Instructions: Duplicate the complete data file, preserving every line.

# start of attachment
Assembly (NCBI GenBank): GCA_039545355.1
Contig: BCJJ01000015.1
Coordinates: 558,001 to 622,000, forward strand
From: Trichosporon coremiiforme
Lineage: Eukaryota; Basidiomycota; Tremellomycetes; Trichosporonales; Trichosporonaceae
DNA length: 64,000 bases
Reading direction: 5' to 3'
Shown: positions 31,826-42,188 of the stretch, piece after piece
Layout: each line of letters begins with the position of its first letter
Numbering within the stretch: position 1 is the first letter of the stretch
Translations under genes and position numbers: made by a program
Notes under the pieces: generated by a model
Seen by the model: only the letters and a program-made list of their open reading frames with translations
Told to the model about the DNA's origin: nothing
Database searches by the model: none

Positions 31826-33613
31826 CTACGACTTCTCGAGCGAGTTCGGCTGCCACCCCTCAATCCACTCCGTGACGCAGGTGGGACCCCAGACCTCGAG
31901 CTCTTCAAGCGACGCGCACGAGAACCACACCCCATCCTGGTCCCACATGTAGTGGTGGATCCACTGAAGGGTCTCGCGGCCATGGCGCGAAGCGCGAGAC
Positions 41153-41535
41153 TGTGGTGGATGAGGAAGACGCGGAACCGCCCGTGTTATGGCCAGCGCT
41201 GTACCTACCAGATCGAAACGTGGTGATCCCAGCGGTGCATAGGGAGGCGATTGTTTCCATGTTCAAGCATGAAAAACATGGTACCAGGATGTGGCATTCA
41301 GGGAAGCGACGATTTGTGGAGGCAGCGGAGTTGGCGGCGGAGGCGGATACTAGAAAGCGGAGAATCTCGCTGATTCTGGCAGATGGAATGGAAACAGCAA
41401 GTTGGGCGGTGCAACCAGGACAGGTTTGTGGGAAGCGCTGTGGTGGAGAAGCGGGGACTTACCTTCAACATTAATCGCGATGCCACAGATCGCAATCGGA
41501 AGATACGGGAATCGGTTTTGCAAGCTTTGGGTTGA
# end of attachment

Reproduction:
Assembly (NCBI GenBank): GCA_039545355.1
Contig: BCJJ01000015.1
Coordinates: 558,001 to 622,000, forward strand
From: Trichosporon coremiiforme
Lineage: Eukaryota; Basidiomycota; Tremellomycetes; Trichosporonales; Trichosporonaceae
DNA length: 64,000 bases
Reading direction: 5' to 3'
Shown: positions 31,826-42,188 of the stretch, piece after piece
Layout: each line of letters begins with the position of its first letter
Numbering within the stretch: position 1 is the first letter of the stretch
Translations under genes and position numbers: made by a program
Notes under the pieces: generated by a model
Seen by the model: only the letters and a program-made list of their open reading frames with translations
Told to the model about the DNA's origin: nothing
Database searches by the model: none

Positions 31826-33613
31826 CTACGACTTCTCGAGCGAGTTCGGCTGCCACCCCTCAATCCACTCCGTGACGCAGGTGGGACCCCAGACCTCGAG
31901 CTCTTCAAGCGACGCGCACGAGAACCACACCCCATCCTGGTCCCACATGTAGTGGTGGATCCACTGAAGGGTCTCGCGGCCATGGCGCGAAGCGCGAGAC
Positions 41153-41535
41153 TGTGGTGGATGAGGAAGACGCGGAACCGCCCGTGTTATGGCCAGCGCT
41201 GTACCTACCAGATCGAAACGTGGTGATCCCAGCGGTGCATAGGGAGGCGATTGTTTCCATGTTCAAGCATGAAAAACATGGTACCAGGATGTGGCATTCA
41301 GGGAAGCGACGATTTGTGGAGGCAGCGGAGTTGGCGGCGGAGGCGGATACTAGAAAGCGGAGAATCTCGCTGATTCTGGCAGATGGAATGGAAACAGCAA
41401 GTTGGGCGGTGCAACCAGGACAGGTTTGTGGGAAGCGCTGTGGTGGAGAAGCGGGGACTTACCTTCAACATTAATCGCGATGCCACAGATCGCAATCGGA
41501 AGATACGGGAATCGGTTTTGCAAGCTTTGGGTTGA